Are Evangelicals Doctrinally Weak?

In the book God’s Passion for His Glory: Living the Vision of Jonathan Edwards, Piper writes about the present state of evangelicalism:

I resonate with the lament of Os Guinness and David Wells that evangelicalism today is basking briefly in the sunlight of hollow success. Evangelical industries of television and radio and publishing and music recordings, as well as hundreds of growing mega-churches and some highly visible public figures and political movements, give outward impressions of vitality and strength. But both Wells and Guinness, in their own ways, have called attention to the hollowing out of evangelicalism from within.

In other words, the strong timber of the tree of evangelicalism has historically been the great doctrines of the Bible—God’s glorious perfections, man’s fallen nature, the wonders of redemptive history, the magnificent work of redemption in Christ, the saving and sanctifying work of grace in the soul, the great mission of the church in conflict with the world and the flesh and the devil, and the greatness of our hope of everlasting joy at God’s right hand. These things once defined us and were the strong fiber and timber beneath the fragile leaves and fruit of our religious experiences. But this is the case less and less. And that is why the waving leaves of success and the sweet fruit of prosperity are not as auspicious to David Wells and Os Guinness as they are to many. It is a hollow triumph, and the tree is getting weaker and weaker while the branches are waving in the sun.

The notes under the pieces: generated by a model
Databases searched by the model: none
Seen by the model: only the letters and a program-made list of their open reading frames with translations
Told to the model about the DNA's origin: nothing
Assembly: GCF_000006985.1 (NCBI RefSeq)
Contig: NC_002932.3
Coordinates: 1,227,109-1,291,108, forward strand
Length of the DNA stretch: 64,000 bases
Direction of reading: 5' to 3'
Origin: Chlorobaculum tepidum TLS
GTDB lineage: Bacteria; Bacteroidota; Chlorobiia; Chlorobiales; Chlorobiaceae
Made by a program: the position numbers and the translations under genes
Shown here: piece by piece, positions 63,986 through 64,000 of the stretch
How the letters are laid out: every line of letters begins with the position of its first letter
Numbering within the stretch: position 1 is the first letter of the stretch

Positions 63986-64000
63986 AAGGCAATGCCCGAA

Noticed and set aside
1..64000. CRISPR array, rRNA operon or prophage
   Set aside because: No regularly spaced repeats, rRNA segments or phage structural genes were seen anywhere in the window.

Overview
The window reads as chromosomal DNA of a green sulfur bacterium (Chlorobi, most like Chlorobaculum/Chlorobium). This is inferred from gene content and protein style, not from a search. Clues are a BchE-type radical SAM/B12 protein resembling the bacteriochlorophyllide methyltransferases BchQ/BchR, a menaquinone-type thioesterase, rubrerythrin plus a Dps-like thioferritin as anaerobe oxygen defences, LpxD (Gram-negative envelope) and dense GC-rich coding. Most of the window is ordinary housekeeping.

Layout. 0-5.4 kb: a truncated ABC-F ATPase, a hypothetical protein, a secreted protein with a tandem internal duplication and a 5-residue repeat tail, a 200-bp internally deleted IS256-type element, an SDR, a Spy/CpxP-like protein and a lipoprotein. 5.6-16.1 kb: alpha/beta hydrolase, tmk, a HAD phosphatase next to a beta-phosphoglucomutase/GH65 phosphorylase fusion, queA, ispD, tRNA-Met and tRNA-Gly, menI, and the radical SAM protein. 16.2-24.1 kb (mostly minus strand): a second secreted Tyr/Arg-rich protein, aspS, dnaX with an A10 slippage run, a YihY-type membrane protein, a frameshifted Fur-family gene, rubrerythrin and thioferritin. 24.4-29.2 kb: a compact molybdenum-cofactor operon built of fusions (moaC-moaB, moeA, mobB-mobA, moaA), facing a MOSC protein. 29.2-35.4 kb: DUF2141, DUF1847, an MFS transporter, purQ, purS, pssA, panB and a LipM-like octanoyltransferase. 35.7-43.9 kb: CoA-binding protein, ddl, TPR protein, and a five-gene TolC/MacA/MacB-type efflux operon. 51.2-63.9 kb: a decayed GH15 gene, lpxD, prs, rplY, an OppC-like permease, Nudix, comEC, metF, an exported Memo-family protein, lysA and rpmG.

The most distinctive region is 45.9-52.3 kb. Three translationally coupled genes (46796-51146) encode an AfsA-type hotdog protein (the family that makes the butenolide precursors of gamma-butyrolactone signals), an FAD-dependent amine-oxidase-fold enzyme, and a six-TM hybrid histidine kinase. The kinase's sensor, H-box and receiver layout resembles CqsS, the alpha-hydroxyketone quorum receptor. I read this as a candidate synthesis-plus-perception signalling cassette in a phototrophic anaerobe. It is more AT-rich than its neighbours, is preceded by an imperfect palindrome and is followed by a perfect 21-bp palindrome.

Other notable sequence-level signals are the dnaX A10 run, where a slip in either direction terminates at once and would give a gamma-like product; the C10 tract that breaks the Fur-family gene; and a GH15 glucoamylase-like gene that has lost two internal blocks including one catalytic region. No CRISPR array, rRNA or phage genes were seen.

John Piper, God’s Passion for His Glory: Living the Vision of Jonathan Edwards (Wheaton, IL: Crossway, 1998), 67-68.

Read the book free online or purchase at the Desiring God store.

(HT: Desiring God blog)

Peter serves as a pastor-teacher, at home and abroad, resourcing gospel-centred communities.

One thought on “Are Evangelicals Doctrinally Weak?

  1. Perhaps it reflects the tendency of our culture to seek celebrity, celebrate worldly success and look for easy, comfortable answers. I think this has left us with hollowness not only in doctrine but also in character and depth of intimacy with God.

    Like every generation, we need to hear the gospel afresh. Firstly this allows our new perspectives to help us challenge old assumptions so we can dump from our doctrine the spoken and unspoken additions that previous generations have let slip in. (It is scary how many hundreds of years it took us to decide that slavery is not a good thing, for instance). Secondly it allows the gospel to scrutinise and challenge our own culture lest we build church and doctrine in its image.

    I think it’s this latter thing that we desperately need to do.

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